On Wednesday 26 April, Professor S. (Sytze) Brandenburg received a Royal Decoration. He has been appointed Knight of the Order of the Netherlands Lion. Mayor P.E.J. Den Oudsten of the Municipality of Groningen presented the decoration in the Groningen Town Hall.
For three decades, Professor of Accelerator Physics Sytze Brandenburg (Leeuwarden, 1954) has been one of the world’s leading experts in the field of cyclotron particle accelerators and their diverse applications in healthcare, for example in proton therapy in cancer treatment. His impressive scientific knowledge, his drive to innovate and his clearly formulated advice, that takes into account urban planning requirements, have resulted in the foundation of the Groningen Proton Therapy Center (GPTC) that is currently being built for the University Medical Center Groningen.
Before the end of the year, the first cancer patients will be treated by the GPTC, using a newly developed method in which tumours are tackled without surgery or chemotherapy, thus not damaging surrounding tissue and vital organs. Radiation therapy will then substantially increase a patient’s life expectancy. In addition to the GPTC, three more centres for proton therapy are going to be opened in the Netherlands. Proton therapy would not have been possible in the Netherlands if it weren’t for Brandenburg’s efforts, contributions and expertise.
Brandenburg’s extensive network has led to many collaborative projects. Recently, for example, a collaboration with UMC Utrecht has been set up to see if a research facility for MRI-guided proton therapy can be realized. The project, combining Brandenburg’s expertise and the UMC Utrecht’s expertise in the field of MRI-guided radiotherapy, is unique in the world.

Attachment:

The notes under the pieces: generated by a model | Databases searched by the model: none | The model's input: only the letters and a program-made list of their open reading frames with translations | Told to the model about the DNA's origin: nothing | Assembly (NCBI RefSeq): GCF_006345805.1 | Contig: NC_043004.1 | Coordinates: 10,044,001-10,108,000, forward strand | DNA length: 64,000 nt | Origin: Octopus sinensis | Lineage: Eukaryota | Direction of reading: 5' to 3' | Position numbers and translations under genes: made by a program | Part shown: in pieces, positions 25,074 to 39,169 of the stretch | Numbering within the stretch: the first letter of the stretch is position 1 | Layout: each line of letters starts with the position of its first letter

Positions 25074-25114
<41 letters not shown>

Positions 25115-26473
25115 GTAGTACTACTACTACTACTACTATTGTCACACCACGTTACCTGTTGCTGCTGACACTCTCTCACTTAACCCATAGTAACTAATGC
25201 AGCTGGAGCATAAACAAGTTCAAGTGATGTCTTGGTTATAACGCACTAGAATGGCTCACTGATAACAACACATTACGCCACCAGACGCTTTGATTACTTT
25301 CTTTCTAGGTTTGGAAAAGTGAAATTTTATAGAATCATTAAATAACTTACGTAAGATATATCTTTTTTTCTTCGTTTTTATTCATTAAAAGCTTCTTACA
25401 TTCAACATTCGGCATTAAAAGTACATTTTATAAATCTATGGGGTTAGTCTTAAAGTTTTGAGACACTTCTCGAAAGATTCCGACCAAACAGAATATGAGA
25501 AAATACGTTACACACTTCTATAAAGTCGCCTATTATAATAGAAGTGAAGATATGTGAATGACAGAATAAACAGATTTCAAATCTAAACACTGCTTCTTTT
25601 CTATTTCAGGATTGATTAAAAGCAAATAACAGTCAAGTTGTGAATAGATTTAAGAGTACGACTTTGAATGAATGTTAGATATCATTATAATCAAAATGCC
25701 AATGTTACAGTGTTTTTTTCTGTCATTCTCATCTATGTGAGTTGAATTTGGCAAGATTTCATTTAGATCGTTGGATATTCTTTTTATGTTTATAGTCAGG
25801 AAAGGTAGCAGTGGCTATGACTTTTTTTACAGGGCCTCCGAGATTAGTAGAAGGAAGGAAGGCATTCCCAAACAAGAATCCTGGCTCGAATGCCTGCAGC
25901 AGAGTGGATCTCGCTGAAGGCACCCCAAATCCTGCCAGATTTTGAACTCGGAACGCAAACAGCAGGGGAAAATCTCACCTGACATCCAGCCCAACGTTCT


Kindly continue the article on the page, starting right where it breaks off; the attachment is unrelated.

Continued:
Brandenburg’s contribution plays a crucial role in the design of accelerators for medical appliances at treatment centres all over the world. These centres often consult Brandenburg for his scientific and business economics expertise, as his advice is essential in improving the feasibility and operational reliability of their appliances.
For the past two decades, Brandenburg has been responsible for the operations of the AGOR cyclotron particle accelerator the UG uses for scientific research. He kept improving the accelerator, went looking for and found new applications, thereby becoming a world leader in this field. At the international conferences he organized, his aim was to promote accelerator physics among his colleagues and train them in it, ensuring that his knowledge and experience would travel to as many countries as possible.
In 2014 Brandenburg applied for a patent for a method whereby the dose distribution of the energy release by accelerated charged particles in water can be measured very accurately by adding a chemical substance to the water, even with the high doses that are usual in clinical circumstances. This research has led to a new national standard to accurately measure radiation doses.
Brandenburg’s knowledge and experience and interest in social issues have led to him being asked for advice on new methods to improve chip manufacturing by ASML. In addition, he is particularly active in developing methods to determine the radiation hardness of electronic components used in high-quality technological products in the aviation, aerospace and automotive industries.
Brandenburg’s role in all these developments is characterized by him leading and initiating scientific discussions about radiation effects on matter, his expert understanding of radiation detection methods, and his substantial knowledge of the fields of fundamental as well as applied physics. The fruits of his scientific research can be found in his long list of publications in prestigious journals, covering not only physics but also medicine.
Throughout the world, people benefit from Brandenburg’s advice and expertise to improve particle accelerators and their application. His thorough, clear and accurately formulated advice make him a welcome partner in councils that focus on large and complex facilities such as SPIRAL2 in France and ISOLDE at CERN in Switzerland. These facilities are leading in their fields.
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